From Rootes Review
Vol. 10, #7, July 1985

The following is a fictitious story written for the TE/AE membership.

by Ted McClintock

This was a mission of mercy for Alan Davidson and his 1967 Sunbeam Tiger. He bounded through the side door of the Bedford Hospital with his keys in one hand and the little vial of serum in the other. There wasn’t a second to waste. He leaped behind the wheel and instantly brought the Weber carburated 289 to life.

It was just past 10:00 p.m. that August 4, 1969 as he gunned the Tiger down the exit lane of the parking lot and out on to Rt. 30. Heading west from the hospital his destination was the White Star Hotel in Jennerstown some 41 miles away. Between here and Jennerstown the “old Lincoln Highway” (as Rt. 30 is also known) contains more challenges and driving dangers than any Grand Prix race course. A1 would be able to make good time from the hospital to Schellsburg. A four lane by-pass had just been completed around the town of Bedford and Schellsburg itself had only one traffic light. West of Sehellsburg, though, the road starts winding up over the mountains. There is about an 8 mile stretch of steep grades, hair pin turns and twisting pavement. Once you get about 3 miles past the “Ship Hotel” you are up on the “Allegheny Plateau,” and a piece of the old Lincoln known as the “Seven Mile Stretch.” Then on through a couple of cross roads-“Reels’ Corner,” “Buckstown”–and on toward Jennerstown.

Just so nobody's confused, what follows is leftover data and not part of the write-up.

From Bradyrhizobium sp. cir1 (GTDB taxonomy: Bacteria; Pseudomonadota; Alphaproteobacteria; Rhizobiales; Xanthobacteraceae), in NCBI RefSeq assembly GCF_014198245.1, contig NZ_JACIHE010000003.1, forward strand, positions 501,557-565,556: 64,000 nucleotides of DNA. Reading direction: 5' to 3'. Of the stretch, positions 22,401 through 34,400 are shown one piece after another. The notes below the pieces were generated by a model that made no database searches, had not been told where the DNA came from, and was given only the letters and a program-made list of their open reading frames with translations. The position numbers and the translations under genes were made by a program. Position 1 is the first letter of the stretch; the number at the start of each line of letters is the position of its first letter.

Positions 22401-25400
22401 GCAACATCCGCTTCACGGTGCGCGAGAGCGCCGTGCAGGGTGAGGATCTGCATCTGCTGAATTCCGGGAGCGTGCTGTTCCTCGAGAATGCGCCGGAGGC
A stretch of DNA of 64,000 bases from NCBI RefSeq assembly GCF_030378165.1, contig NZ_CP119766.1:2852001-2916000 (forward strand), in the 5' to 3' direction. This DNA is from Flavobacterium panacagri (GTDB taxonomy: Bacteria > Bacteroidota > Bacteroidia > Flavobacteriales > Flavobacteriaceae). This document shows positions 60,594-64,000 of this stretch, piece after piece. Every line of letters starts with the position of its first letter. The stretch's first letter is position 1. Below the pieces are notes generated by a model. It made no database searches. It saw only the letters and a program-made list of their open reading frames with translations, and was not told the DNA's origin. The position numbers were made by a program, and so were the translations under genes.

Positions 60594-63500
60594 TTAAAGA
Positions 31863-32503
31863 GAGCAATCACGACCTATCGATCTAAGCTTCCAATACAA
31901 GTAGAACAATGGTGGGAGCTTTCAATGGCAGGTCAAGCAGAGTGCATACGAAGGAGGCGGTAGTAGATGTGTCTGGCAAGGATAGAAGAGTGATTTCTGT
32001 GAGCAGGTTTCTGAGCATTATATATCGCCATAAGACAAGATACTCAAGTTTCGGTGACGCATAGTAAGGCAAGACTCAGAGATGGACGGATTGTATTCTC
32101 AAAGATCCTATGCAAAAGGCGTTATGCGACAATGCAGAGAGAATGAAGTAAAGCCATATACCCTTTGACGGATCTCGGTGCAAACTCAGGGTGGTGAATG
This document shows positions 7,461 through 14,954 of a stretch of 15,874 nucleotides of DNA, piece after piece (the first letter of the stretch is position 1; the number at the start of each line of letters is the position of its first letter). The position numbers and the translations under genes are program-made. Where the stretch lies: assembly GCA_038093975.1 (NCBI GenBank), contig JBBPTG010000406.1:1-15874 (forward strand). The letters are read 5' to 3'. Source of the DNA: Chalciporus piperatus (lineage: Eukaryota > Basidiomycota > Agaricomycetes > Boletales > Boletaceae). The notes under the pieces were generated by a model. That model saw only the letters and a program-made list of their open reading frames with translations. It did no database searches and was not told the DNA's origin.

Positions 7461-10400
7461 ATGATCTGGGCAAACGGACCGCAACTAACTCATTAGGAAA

Dr. John B. Morton was nervously awaiting Al’s arrival. He knew that time was the most critical factor in saving the boy’s life. He hoped he had made the right decision to have Al bring the medicine here–there just seemed to be no other way. To take his patient, Douglas Chamberlain, to the nearest hospital would do little good without the anti-venom serum. Young Douglas had taken three severe strikes from a large Timber Rattlesnake, and he was becoming more delirious with the passing of every moment. The doctor strode across the room and peered out the window looking down at the street toward the east end of town. He wondered aloud to himself if A1 could get here in time. The boy’s chances for survival were swiftly diminishing.